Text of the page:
Under the bill, according to a press release from Assembly Speaker Carl Heastie and Gottfried, every New York resident would be eligible to enroll, regardless of age, income, wealth or employment, in the healthcare plan.

Video – Spectrum News: Will single-payer healthcare ever come to New York?

June 14 – Video here.

SPECTRUM NEWS VIDEO: The state assembly has again passed the bill to create a single-payer health care system in New York. And again, the Senate has no plans to vote on it. But in the time since Assemblyman Dick Gottfried first began sponsoring the measure, both the health insurance system and national opinion have changed a lot. He discusses where the issue stands now.

Queens Chronicle: A look at the fight for single-payer in New York

By Ryan Brady, June 14

With the Trump administration having taken steps to weaken Obamacare, New York activists have stepped up demands for the state to have a single-payer healthcare system.

In three of the past four years, New York’s lower chamber has passed a bill introduced by Assemblyman Richard Gottfried (D-Manhattan) that would establish the system in the state. Twenty-seven of Albany’s 63 state senators — all of them Democrats — are also carrying the bill in their chamber.

The bill’s never been passed in the state Senate, which for all but a short time has been controlled by the GOP for decades. Its numbers are now split evenly between Republicans and Democrats, owing to one from the former camp going on naval duty.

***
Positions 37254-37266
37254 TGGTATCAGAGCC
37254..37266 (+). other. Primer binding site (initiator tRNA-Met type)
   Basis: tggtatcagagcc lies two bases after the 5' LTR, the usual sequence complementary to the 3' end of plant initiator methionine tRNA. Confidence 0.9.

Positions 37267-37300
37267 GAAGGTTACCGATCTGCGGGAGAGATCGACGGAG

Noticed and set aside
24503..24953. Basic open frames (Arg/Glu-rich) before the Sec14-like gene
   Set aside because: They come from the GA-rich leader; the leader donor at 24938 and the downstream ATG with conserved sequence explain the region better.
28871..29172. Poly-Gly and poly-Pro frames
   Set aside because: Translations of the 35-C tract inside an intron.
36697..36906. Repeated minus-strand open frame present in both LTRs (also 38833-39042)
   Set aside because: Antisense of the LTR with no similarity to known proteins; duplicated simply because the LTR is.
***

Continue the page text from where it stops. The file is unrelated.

Implementing Gottfried’s plan, the New York Health Act, would require waivers from the federal government.

Gov. Cuomo said last year that he would sign the bill if “it was not incongruous to what the federal government would do to us. I think it’s a very exciting possibility. But I think it’s going to be a federal play and we are, our funding system basically relies on Medicaid from the feds. And if they turn off that valve or slow that valve, there is no way we’re going to be able to make that up in this state no matter what.”

Chelsea Now – Do or Die: A Day in Albany Advocating for Statewide Healthcare

By Donathan Salkaln, June 13

UPDATE: On Thurs., June 14th, in Albany, NY, Assembly Health Committee Chair Richard Gottfried and Assembly Speaker Carl Heastie announced the passage of a universal single-payer health plan that would provide comprehensive health coverage for all New Yorkers.